The main problem, of course, is that any country/society/whatever not founded on the principle of Jesus Christ as its ultimate Authority and Ruler, from Whom whatever form of government derives its authority and by Whom it will be judged, is probably (certainly?) doomed to fail over time.  The sad fact is, even at the height of the Church’s power and influence, there have been few governments which have operated with an open submission to Christ and His Church.  There have been some outstanding individual monarchs who have done so – St. Louis of France, Queen Isabella and King Ferdinand of Spain, possibly Philip II of Spain, and some others – but they have been the exception.  Our fallen sinful nature and our overwhelming pride leads us to reject Christ and arrogate to ourselves “rights” and authority we simply do not rightfully possess.

And so the wheel turns.  I don’t know where this country is headed, but I do know most all the signs are profoundly negative.  I think being a faithful Catholic in this country is going to become much harder. I think it’s going to come with a profound cost.  Again, pray that you remain faithful – pray this every day, and it’s a very good Mass intention. And always pray for the conversion of your fellow citizens, no matter how much they oppress you.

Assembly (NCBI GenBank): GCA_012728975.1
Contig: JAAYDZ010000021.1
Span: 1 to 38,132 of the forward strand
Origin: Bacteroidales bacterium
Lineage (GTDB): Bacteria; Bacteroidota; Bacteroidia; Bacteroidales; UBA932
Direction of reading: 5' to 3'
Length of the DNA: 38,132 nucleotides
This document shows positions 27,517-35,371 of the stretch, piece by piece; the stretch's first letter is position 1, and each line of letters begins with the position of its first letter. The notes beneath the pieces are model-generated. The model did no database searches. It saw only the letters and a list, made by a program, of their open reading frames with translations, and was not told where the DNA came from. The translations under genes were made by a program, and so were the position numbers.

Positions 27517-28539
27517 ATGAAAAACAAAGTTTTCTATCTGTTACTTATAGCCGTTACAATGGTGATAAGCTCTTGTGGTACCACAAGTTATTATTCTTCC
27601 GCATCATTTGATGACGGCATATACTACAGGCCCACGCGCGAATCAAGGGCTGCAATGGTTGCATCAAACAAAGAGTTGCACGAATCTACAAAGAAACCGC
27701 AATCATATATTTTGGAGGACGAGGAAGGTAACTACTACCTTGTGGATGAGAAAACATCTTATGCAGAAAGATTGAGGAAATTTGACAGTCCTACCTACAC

Boy Scouts caving on homosexual policy? January 29, 2013

Posted by Tantumblogo in Basics, Dallas Diocese, disaster, error, foolishness, General Catholic, North Deanery, sadness, scandals, secularism, sexual depravity, Society.
comments closed

Uff da.  This one will be bad.  If true, but the huge amount of coverage makes it seem like it almost certainly is, and the BSA ain’t denying this.  It appears one of the most stalwart organizations for defense of traditional values and morality is caving in to the homosexual lobby, primarily over the decline in support from corporate donors.  Corporate America has almost universally instituted policies against supporting any charity or other entity that “discriminates,” and since the radical gay lobby has managed to get the federal government to deem them a protected class, the BSA is officially discriminatory.  Thus, no money.  Thus, the cave:

The Boy Scouts of America (BSA) is considering lifting their longtime ban on  gay scouts and scout leaders.

“Currently, the BSA is discussing potentially removing the national  membership restriction regarding sexual orientation,” BSA spokesman Deron Smith  said in an emailed statement.

Lifting the ban would mean that individual scout groups would be able to  decide how to confront the issue.

“This would mean there would no longer be any national policy regarding  sexual orientation, and the chartered organizations that oversee and deliver  Scouting would accept membership and select leaders consistent with each  organization’s mission, principles, or religious beliefs,” Smith added, noting  that families could choose which scouting unit best served their needs.